The Wall Street Journal has reported that the Department of Justice and the Commodity Futures Trading Commission are currently investigating at least 10 major banks for their role in the rigging of precious metals prices.
Department of Justice Prosecutors are examining the processes for the price-setting of gold, silver, platinum, and palladium in London, and the CFTC has opened a civil suit on the matter.
Goldman Sachs, JP Morgan Chase, UBS, HSBC, Bank of Nova Scotia, Credit Suisse, Barclays, Deutsche Bank, Standard Bank, and Soceite Generale were all banks that were named as being under investigation.
None of the banks responded to comment on the allegations.
The gold fix is a twice-daily agreed-upon gold price that provides a convenient benchmark for gold transactions. It has been in place since 1919 and was originally conducted in the offices of N.M. Rothschild and Sons until 2004 when the process was switched to a secure telephone conference call.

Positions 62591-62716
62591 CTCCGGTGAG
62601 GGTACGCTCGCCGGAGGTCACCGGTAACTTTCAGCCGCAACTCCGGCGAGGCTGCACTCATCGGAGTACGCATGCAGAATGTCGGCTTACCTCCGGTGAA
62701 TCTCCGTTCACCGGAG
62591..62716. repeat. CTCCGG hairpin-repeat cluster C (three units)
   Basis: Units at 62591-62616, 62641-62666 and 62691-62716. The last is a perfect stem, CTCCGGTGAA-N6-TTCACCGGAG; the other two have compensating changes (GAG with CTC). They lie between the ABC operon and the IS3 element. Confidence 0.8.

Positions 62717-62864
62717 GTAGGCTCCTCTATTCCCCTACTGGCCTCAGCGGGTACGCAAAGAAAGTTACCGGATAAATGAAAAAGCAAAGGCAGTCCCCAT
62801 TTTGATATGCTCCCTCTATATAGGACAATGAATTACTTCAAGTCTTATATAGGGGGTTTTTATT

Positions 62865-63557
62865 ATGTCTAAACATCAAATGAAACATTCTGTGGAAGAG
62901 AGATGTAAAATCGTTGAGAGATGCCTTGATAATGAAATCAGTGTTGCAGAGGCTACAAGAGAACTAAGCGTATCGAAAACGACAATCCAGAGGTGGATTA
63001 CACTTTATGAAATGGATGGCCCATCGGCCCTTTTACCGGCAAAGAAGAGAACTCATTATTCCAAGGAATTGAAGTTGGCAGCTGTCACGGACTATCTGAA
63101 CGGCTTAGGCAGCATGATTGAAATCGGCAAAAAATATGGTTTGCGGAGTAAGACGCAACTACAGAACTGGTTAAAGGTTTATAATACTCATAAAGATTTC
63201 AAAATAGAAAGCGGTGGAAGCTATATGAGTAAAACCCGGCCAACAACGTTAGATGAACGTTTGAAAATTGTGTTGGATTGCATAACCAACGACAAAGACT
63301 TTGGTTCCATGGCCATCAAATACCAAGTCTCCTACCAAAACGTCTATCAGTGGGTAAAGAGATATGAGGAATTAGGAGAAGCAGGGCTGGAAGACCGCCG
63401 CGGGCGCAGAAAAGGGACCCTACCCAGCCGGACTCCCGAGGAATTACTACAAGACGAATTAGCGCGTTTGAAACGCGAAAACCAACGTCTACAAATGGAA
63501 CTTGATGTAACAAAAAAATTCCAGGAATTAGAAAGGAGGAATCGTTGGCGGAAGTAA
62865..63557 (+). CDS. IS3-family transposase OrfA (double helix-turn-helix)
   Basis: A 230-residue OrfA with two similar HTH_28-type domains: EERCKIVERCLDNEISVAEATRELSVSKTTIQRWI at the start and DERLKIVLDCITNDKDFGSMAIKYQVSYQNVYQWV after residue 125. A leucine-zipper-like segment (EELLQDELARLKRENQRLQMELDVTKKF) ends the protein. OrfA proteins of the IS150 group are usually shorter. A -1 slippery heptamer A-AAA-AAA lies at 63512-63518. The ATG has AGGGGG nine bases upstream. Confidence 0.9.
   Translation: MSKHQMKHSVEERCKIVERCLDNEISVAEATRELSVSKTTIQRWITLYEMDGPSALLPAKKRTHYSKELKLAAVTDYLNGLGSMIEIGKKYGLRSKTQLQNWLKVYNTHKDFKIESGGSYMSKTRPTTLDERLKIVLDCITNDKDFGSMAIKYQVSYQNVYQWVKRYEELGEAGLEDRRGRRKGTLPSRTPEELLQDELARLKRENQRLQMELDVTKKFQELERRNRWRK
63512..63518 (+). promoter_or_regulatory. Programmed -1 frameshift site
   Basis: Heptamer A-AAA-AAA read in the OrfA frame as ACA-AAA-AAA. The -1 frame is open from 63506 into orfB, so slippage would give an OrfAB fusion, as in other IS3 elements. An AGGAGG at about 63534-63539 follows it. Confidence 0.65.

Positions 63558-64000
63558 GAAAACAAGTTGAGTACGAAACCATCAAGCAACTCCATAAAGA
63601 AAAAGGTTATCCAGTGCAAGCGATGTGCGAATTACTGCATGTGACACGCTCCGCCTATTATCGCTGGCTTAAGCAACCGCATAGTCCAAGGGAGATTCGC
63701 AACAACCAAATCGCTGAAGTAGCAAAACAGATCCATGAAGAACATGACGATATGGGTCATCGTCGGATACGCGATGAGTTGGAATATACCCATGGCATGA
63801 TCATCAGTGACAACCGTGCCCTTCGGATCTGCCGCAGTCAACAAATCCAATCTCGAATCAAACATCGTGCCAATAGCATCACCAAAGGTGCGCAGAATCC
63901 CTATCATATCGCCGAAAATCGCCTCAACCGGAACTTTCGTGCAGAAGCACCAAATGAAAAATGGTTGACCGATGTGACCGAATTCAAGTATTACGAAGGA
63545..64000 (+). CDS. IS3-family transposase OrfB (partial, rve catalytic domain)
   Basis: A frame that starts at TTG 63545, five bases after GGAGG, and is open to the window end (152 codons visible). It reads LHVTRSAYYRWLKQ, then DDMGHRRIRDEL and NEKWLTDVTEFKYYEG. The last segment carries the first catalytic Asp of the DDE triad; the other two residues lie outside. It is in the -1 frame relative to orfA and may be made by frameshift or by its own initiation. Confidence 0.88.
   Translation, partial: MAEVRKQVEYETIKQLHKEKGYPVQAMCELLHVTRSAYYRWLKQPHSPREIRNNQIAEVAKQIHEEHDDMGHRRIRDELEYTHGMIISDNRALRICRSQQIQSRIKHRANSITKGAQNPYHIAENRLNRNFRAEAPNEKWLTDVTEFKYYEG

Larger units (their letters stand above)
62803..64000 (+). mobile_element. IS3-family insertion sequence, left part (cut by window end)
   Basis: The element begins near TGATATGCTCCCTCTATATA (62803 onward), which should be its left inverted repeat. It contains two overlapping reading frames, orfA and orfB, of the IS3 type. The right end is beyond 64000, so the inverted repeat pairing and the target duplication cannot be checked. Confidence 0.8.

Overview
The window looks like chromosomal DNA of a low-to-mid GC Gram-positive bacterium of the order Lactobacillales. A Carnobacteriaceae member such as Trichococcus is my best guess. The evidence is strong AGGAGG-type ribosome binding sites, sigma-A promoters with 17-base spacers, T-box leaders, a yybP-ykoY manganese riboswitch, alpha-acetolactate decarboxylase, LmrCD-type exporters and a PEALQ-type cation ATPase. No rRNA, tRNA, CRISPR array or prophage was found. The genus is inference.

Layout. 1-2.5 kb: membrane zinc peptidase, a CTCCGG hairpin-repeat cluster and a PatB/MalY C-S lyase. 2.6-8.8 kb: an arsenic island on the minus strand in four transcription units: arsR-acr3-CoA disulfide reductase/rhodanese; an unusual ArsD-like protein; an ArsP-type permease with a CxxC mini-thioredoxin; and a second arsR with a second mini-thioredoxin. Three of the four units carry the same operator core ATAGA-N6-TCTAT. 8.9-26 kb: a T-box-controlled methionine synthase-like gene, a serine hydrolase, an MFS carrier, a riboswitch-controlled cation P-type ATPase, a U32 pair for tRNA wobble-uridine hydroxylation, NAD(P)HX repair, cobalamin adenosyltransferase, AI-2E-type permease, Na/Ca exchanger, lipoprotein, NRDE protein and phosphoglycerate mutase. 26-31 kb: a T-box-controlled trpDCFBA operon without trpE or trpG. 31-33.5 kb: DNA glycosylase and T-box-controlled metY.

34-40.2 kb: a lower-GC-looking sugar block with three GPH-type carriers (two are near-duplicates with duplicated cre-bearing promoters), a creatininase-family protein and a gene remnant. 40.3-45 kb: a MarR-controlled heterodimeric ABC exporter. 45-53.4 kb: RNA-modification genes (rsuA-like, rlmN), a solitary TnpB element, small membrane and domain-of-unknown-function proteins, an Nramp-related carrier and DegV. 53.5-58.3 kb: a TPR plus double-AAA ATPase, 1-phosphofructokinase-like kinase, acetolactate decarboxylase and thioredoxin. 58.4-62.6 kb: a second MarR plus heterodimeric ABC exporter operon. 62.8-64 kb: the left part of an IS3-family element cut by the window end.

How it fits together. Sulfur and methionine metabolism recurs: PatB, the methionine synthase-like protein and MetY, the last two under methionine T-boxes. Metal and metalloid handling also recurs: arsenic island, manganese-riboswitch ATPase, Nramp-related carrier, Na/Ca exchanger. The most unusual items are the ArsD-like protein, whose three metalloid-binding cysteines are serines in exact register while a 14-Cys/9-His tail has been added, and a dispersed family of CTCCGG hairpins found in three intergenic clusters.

Currently the London Gold Fix is operated by the Bank of Nova Scotia, HSBC, Societe Generale, and Barclays. Deutsche Bank participated in the process for nearly two decades before withdrawing in May of 2014. A new administrator of the London Gold Fix, ICE Benchmark Association, was announced in November of last year and will take over the pricing after March 20th.
Subpoenas have already been issued by the CFTC to at least one bank, HSBC, requesting documents relating to its precious metals trading. HSBC also stated that they had been asked to hand over information to the Justice Department and that they are cooperating with investigators.
Last year, UBS was found guilty of foreign-currency manipulation by Swiss regulator Finma and a separate lawsuit was filed in New York alleging that gold price manipulation has been occurring among major banks for decades.
Barlcays Plc was fined 26 million pounds in May 2014 for allowing a trader to manipulate gold prices.